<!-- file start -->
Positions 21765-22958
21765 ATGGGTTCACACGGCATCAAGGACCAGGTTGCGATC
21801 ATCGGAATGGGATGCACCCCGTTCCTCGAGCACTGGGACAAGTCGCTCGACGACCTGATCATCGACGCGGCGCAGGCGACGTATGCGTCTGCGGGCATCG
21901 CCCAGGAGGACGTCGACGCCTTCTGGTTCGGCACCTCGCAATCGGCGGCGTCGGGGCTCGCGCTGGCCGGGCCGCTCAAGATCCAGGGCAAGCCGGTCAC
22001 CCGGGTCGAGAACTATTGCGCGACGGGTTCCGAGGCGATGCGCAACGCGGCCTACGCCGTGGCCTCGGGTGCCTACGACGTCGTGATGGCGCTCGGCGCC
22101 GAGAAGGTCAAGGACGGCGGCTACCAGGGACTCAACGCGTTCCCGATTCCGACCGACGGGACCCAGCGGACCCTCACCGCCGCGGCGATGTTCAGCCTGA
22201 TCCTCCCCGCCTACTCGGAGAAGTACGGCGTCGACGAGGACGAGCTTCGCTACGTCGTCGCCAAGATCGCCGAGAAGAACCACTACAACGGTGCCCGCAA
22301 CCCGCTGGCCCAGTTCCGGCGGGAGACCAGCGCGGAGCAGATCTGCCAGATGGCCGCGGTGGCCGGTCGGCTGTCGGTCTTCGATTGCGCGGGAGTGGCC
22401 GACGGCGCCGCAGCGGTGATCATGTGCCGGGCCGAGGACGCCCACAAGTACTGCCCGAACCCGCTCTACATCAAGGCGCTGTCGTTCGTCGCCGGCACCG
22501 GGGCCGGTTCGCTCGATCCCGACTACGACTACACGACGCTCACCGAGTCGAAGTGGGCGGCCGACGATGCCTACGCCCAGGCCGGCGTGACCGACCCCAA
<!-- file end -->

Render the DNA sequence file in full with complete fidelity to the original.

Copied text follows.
Positions 21765-22958
21765 ATGGGTTCACACGGCATCAAGGACCAGGTTGCGATC
21801 ATCGGAATGGGATGCACCCCGTTCCTCGAGCACTGGGACAAGTCGCTCGACGACCTGATCATCGACGCGGCGCAGGCGACGTATGCGTCTGCGGGCATCG
21901 CCCAGGAGGACGTCGACGCCTTCTGGTTCGGCACCTCGCAATCGGCGGCGTCGGGGCTCGCGCTGGCCGGGCCGCTCAAGATCCAGGGCAAGCCGGTCAC
22001 CCGGGTCGAGAACTATTGCGCGACGGGTTCCGAGGCGATGCGCAACGCGGCCTACGCCGTGGCCTCGGGTGCCTACGACGTCGTGATGGCGCTCGGCGCC
22101 GAGAAGGTCAAGGACGGCGGCTACCAGGGACTCAACGCGTTCCCGATTCCGACCGACGGGACCCAGCGGACCCTCACCGCCGCGGCGATGTTCAGCCTGA
22201 TCCTCCCCGCCTACTCGGAGAAGTACGGCGTCGACGAGGACGAGCTTCGCTACGTCGTCGCCAAGATCGCCGAGAAGAACCACTACAACGGTGCCCGCAA
22301 CCCGCTGGCCCAGTTCCGGCGGGAGACCAGCGCGGAGCAGATCTGCCAGATGGCCGCGGTGGCCGGTCGGCTGTCGGTCTTCGATTGCGCGGGAGTGGCC
22401 GACGGCGCCGCAGCGGTGATCATGTGCCGGGCCGAGGACGCCCACAAGTACTGCCCGAACCCGCTCTACATCAAGGCGCTGTCGTTCGTCGCCGGCACCG
22501 GGGCCGGTTCGCTCGATCCCGACTACGACTACACGACGCTCACCGAGTCGAAGTGGGCGGCCGACGATGCCTACGCCCAGGCCGGCGTGACCGACCCCAA